Alexander Ledzhinov: As far as I know, the Prosecutor General’s Office first took an interest in the statistics. According to RosStat’s comprehensive report on regional socio-economic development for 2005, Kalmykia ranks 79th out of Russia’s 89 regions, overall, and has the lowest real incomes in the Southern federal district. The average Kalmykian earns only a tenth as much as the average Muscovite. Yet Kalmykia is a free economic zone, and the federal budget has invested many millions of rubles here. So the prosecutors started wondering: where has the money gone? After all, Ilyumzhinov has nothing to show for it, other than Chess City, built in the 1990s.

Question: Of late, a number of prominent leaders at the regional level (Arkhangelsk region) and municipal level (Volgograd) have lost their jobs and been prosecuted. Is this some sort of nationwide campaign, and is someone setting up Ilyumzhinov?

Alexander Ledzhinov: Why would anyone need to set him up? There is indisputable evidence, after all: in the past three years alone, huge sums have been stolen from the Kalmykian budget. Kalmykia’s taxation authorities, rife with corruption, have essentially cost the state millions of dollars. Kalmykia’s last remaining key industrial assets are behing hastily prepared for bankruptcy proceedings.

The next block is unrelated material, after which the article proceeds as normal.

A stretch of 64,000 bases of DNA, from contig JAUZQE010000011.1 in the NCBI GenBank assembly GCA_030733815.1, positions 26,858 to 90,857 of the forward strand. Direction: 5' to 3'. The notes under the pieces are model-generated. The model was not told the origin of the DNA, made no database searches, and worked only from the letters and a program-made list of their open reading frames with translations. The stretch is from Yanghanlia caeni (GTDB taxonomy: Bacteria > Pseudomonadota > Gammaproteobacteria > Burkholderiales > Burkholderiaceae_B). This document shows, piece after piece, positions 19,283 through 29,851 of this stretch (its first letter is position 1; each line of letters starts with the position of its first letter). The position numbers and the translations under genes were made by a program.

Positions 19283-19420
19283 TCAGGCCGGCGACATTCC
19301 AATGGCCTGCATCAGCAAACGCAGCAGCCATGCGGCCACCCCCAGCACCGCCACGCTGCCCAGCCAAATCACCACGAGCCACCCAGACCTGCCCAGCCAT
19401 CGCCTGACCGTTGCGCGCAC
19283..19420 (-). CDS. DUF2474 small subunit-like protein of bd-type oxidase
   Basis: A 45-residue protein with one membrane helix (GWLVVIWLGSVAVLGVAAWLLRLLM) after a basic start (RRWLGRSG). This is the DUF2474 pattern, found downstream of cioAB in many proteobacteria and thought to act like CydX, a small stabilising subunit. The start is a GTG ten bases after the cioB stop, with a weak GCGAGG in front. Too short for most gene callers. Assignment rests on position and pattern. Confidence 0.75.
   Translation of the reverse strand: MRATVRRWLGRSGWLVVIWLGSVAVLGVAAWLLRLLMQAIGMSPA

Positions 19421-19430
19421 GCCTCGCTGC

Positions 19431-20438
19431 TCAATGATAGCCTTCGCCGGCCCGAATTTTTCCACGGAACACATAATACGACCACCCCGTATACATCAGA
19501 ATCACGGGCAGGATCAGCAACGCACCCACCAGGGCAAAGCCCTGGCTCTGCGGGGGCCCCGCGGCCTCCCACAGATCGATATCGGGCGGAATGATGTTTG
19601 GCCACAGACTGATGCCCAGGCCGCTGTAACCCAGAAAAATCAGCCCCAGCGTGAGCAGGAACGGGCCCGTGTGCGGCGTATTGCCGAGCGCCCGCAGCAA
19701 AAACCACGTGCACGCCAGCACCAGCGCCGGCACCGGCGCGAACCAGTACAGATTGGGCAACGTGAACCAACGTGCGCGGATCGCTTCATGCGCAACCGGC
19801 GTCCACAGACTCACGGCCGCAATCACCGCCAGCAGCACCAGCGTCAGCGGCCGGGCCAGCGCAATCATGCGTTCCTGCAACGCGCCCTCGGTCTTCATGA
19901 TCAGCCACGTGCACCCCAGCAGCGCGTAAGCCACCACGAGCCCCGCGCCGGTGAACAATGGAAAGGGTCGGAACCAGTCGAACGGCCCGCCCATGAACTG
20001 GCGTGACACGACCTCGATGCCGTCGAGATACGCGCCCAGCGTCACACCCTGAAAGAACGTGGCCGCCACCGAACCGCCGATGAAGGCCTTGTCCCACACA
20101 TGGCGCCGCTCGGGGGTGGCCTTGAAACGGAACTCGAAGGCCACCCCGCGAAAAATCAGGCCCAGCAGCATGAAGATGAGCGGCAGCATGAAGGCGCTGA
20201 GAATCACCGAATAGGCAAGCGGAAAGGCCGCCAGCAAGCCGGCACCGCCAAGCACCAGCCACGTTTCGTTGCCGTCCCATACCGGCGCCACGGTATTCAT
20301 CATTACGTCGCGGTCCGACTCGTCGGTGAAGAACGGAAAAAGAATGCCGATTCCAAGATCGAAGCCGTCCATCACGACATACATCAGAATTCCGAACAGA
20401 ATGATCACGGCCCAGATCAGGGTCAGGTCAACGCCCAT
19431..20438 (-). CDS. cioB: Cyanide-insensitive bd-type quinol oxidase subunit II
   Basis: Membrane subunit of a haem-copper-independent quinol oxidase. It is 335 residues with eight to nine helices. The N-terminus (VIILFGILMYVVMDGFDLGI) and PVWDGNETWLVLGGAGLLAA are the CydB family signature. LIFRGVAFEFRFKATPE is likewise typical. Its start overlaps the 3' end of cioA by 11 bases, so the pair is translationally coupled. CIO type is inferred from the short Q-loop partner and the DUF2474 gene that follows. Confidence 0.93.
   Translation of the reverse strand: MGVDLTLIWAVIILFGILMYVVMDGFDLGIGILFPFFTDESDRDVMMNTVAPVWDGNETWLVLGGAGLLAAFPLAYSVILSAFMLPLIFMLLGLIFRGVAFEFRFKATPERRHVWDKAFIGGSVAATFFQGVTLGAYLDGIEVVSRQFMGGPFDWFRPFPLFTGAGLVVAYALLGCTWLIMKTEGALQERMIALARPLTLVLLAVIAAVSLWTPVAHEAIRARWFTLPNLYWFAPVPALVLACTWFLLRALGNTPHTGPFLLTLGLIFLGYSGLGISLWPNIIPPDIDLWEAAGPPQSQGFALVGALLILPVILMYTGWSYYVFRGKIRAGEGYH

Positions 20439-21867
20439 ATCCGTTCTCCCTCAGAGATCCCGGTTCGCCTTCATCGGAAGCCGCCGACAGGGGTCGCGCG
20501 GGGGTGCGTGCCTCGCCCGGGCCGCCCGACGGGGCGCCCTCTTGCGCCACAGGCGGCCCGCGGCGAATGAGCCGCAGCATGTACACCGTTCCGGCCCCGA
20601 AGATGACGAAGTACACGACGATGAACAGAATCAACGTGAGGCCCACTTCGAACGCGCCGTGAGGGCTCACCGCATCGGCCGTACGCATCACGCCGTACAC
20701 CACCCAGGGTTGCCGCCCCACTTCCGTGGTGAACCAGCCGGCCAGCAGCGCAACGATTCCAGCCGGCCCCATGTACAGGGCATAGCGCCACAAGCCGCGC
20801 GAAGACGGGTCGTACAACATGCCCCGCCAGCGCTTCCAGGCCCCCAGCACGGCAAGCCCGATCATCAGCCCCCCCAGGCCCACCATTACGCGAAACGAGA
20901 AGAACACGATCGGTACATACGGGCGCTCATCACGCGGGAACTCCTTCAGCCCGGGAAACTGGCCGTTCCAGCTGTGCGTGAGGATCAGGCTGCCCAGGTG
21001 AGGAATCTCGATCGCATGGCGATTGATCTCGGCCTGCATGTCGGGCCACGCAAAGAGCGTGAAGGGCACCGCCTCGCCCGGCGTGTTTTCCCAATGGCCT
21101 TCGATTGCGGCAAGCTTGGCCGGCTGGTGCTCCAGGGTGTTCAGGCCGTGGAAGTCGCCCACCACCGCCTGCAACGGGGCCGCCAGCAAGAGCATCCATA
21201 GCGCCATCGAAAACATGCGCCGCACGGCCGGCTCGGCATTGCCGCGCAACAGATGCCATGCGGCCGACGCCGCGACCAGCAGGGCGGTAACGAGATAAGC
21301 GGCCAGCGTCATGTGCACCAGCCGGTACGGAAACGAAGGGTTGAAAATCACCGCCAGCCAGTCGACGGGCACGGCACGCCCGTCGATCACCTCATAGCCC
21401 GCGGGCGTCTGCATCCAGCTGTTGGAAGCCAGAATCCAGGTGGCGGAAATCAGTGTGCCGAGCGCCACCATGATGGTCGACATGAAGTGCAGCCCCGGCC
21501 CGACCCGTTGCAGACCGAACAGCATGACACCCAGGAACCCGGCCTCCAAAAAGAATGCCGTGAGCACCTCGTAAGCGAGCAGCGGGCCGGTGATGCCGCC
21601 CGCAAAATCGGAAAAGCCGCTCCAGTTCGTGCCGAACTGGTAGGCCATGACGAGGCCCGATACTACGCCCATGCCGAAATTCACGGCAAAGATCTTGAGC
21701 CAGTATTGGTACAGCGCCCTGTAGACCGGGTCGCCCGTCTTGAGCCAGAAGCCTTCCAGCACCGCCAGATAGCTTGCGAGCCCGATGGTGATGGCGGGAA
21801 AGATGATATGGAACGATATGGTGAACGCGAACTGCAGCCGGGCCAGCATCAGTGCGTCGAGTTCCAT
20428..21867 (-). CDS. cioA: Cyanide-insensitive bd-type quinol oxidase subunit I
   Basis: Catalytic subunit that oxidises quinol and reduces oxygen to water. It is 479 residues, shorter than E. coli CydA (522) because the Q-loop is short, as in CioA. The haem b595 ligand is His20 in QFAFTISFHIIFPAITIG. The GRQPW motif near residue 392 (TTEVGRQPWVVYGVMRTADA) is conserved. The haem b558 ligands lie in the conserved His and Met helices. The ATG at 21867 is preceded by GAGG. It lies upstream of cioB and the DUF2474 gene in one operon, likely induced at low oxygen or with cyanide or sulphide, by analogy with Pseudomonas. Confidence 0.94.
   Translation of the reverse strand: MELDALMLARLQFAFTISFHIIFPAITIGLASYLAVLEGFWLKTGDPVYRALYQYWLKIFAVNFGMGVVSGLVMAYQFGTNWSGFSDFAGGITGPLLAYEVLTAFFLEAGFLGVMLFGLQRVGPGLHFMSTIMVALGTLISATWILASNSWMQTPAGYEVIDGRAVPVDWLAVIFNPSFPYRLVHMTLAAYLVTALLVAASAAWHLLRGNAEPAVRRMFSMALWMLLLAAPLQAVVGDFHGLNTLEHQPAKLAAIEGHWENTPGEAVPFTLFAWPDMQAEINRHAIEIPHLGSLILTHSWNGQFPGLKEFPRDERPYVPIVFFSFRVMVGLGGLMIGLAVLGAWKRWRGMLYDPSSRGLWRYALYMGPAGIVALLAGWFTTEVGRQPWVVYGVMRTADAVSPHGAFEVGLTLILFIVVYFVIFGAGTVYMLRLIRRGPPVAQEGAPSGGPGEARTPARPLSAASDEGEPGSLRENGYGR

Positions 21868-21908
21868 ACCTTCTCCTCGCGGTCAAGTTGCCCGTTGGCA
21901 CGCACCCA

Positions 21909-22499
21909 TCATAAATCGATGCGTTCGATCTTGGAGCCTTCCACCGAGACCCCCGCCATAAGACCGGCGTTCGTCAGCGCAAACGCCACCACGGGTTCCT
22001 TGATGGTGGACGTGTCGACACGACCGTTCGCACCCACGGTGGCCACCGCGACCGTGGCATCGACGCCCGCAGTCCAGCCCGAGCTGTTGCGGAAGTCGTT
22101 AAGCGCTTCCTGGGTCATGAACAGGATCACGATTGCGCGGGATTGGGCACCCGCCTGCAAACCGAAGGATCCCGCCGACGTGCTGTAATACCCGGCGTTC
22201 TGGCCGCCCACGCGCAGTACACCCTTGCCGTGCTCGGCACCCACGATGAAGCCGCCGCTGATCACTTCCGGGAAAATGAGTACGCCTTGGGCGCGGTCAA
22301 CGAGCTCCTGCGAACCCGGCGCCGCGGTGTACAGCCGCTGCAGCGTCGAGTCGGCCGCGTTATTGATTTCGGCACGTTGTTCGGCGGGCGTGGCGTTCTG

Take livestock farming, which Ilyumzhinov proposed to Putin as a suitable development project, citing his own experience in this area. Look: ten years ago, Kalmykia had 3.7 times more cattle than it does now, and 4.8 times more sheep and goats. This sector has been devastated. And that’s the experience Ilyumzhinov is proposing to share with the entire Southern federal district!

Question: All right, let’s assume that Ilyumzhinov is gone. Who will become the head of Kalmykia? After all, Kalmykia seems to have a serious shortage of contenders – many of its politicians have moved away, for various reasons.

Alexander Ledzhinov: It’s a question of political will. Apparently, President Putin isn’t fully informed. Despite repression from the authorities, political life in Kalmykia is active – there’s an opposition which has already formed a united force. It has recognized and respected leaders, such as Valery Badmayev and Basan Gorodovikov. The most important thing is not to fear the word “opposition” – we’re not opposing the federal authorities. On the contrary, we’re prepared to strengthen them by strengthening the economy of Kalmykia. Governing a region in such a way that the Prosecutor General’s Office keeps having to inspect it – that’s unprofessional, and simply unfitting. At this point, it’s simply unacceptable.